Duccio’s Maestà Essay
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In the early Renaissance era Florence and Siena were rivals in many aspects. The Battle of Montaperti was fought between the two in September of 1260. After their triumph over Florence, Siena used the monetary winnings for the building of the Palazzo Pubblico to serve the city in governmental, spiritual and social needs; it was comparable to the basilicas in ancient Rome in this aspect. The Palazzo Pubblico (fig. 1) was also made to compete with Florence’s already constructed Palazzo della Signoria1 (fig. 2). The city also focused the new funds on the elaboration of the cathedral interior (fig. 3). In 1308, Duccio di Buoninsegna was hired for this reason. Duccio completed the requested polyptych, or multipaneled, altarpiece three years…show more content…
The people saw a painting of Mary as a path of communication. The people of Siena, now visually inspired to pray for the well-being and peace of the city, were ecstatic at the sight of the finished altarpiece. The citizens of Siena were not alone in their high regards of St. Mary. Duccio includes his signature of praise in the base of the Virgin’s throne: “Holy Mother of God, be the cause of peace to Siena, and of life to Duccio because he has painted you thus.” Duccio used his talent as a type of praise, painting as a form of worship. He hoped for the favor of his patron saint in return for the labor expended in creation of the Maestà. Duccio’s Maestà towered over six feet and consisted of fifty-five framed panels painted with egg-based tempera. Madonna Enthroned, the largest section of the entire structure, dominated the front plane of the altarpiece. The same side was comprised of scenes of the life of Mary from Annunciation to her death (fig. 4). The reverse side compiled the life of Christ into 42 separate panels from the Baptism of Christ to events occurring after Resurrection (fig. 5). Many ages of art shine through Duccio’s portraying of Mary in Madonna Enthroned (fig. 6). Both being trained in the Greek manner, Duccio’s version of Siena’s patron saint is comparable to Cimabue’s Enthroned Madonna and Child with Angels and Prophets from the year 1280 2 (fig. 7). Duccio, however, took a softer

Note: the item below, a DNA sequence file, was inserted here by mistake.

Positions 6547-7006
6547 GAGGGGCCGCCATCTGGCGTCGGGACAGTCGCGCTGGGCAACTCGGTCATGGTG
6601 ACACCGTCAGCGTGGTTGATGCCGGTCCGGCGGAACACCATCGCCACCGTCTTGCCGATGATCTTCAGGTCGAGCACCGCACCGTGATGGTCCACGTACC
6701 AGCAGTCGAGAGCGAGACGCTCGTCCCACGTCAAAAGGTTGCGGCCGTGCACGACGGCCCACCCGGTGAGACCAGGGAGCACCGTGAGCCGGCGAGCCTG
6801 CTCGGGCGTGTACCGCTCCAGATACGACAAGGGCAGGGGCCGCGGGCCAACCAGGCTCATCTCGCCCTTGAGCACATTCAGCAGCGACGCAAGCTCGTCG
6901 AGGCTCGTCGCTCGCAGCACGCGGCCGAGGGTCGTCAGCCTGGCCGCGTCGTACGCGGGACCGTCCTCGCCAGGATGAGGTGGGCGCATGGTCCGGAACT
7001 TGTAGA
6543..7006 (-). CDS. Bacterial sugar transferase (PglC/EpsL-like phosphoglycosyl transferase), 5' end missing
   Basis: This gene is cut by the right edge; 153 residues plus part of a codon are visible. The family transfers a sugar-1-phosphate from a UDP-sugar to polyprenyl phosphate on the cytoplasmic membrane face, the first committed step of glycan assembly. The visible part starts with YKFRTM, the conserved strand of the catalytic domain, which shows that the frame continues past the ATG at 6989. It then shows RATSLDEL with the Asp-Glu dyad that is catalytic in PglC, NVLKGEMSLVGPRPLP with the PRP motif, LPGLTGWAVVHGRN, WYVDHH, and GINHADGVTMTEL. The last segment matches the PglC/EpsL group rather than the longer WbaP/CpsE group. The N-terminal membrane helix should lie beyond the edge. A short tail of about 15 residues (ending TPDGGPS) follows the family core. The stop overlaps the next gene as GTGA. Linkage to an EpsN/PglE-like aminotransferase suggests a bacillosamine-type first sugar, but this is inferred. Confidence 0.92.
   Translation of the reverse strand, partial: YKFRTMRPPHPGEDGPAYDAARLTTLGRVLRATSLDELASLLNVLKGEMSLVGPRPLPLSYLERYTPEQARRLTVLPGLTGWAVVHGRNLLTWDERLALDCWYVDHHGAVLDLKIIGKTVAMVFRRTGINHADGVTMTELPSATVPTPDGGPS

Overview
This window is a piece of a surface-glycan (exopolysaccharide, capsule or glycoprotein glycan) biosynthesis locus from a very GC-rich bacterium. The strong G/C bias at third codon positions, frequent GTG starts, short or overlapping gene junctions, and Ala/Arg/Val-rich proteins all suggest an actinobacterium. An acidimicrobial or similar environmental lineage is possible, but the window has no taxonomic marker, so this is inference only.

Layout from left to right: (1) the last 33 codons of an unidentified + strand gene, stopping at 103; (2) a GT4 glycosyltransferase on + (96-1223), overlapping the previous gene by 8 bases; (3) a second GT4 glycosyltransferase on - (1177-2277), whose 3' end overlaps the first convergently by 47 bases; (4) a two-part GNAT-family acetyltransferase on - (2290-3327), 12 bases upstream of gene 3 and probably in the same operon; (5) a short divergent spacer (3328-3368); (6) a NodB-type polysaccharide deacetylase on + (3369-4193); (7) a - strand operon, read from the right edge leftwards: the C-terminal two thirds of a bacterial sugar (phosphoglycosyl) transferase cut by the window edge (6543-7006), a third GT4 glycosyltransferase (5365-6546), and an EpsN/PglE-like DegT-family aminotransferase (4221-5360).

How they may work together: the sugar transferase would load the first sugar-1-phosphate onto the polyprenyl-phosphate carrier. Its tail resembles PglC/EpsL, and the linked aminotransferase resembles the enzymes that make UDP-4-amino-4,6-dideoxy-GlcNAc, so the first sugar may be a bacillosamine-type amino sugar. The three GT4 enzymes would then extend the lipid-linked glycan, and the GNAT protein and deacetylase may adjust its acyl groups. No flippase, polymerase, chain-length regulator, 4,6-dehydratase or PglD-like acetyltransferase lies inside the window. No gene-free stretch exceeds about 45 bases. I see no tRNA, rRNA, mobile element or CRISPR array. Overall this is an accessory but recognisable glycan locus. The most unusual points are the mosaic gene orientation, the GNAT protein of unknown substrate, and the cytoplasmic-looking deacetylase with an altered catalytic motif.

The frame is decorated with twenty-six painted medallions depicting Christ and four angels, as well prophets and saints. This is one of Cimabue's early works, painted in about 1280, well before the Maestà di Santa Trinità (Florency, Uffizi). A lack of consensus in attributing this painting to the Florentine master is due in large part to the later date of execution traditionally assigned to it, difficult to reconcile with the hieratic and dramatic style.
An early work by Cimabue?
The iconography of the Maestà - the Child and the Virgin, glorified as queen of heaven, and surrounded by a host of angels - is accentuated by the monumentality of the retable and the sumptuous gold ground. On the original frame, twenty-six painted medallions depict Christ and four angels, as well as saints and prophets.
This work was described by Vasari in 1568 as being found in the church of San Francesco in Pisa, whose high alter it adorned. For this reason, certain specialists have linked this work with Cimabue's stay in Pisa from 1301 to 1302. However, stylistic analysis of the painting and comparisons made between it and the Maestà painted at a later date for the Santa Trinità church in Florence (Florence, Uffizi) suggest an earlier date of execution - around 1280. Nevertheless, the work already contains elements that attest to the investigations and aspirations of the artist responsible for the rebirth of painting in Italy.
An innovative art
Cimabue led the artistic movement in late 12th-century Tuscany that sought to renew the pictorial vocabulary and break with the rigidity of Byzantine art. The artist demonstrated a new sensibility, which endeavored to adhere more closely to reality.
The composition of the Maestà is symmetrical and dense. The imposing Virgin is hieratic, and the blessing gesture of the Christ Child is hardly child-like; however, Cimabue gently and subtly models the faces, endowing the figures with a new sense of humanity. The drapery, not simply drawn either, seems to fold naturally, following the movement of the bodies (for example, the cloaks of the two angels in the foreground whose knees protrude). This demonstrates the undoubted influence of sculptors such as Nicola Pisano.
A new sensitivity
Cimabue's palette is delicate, with shaded tones, notably in the angels' wings. The figures take on real solidity and an unprecedented visual presence. The artist prepared the ground for 14th-century Florentine art. His works raise the issues that would preoccupy his successors, notably Giotto: the representation of space, the representation of the body, and light.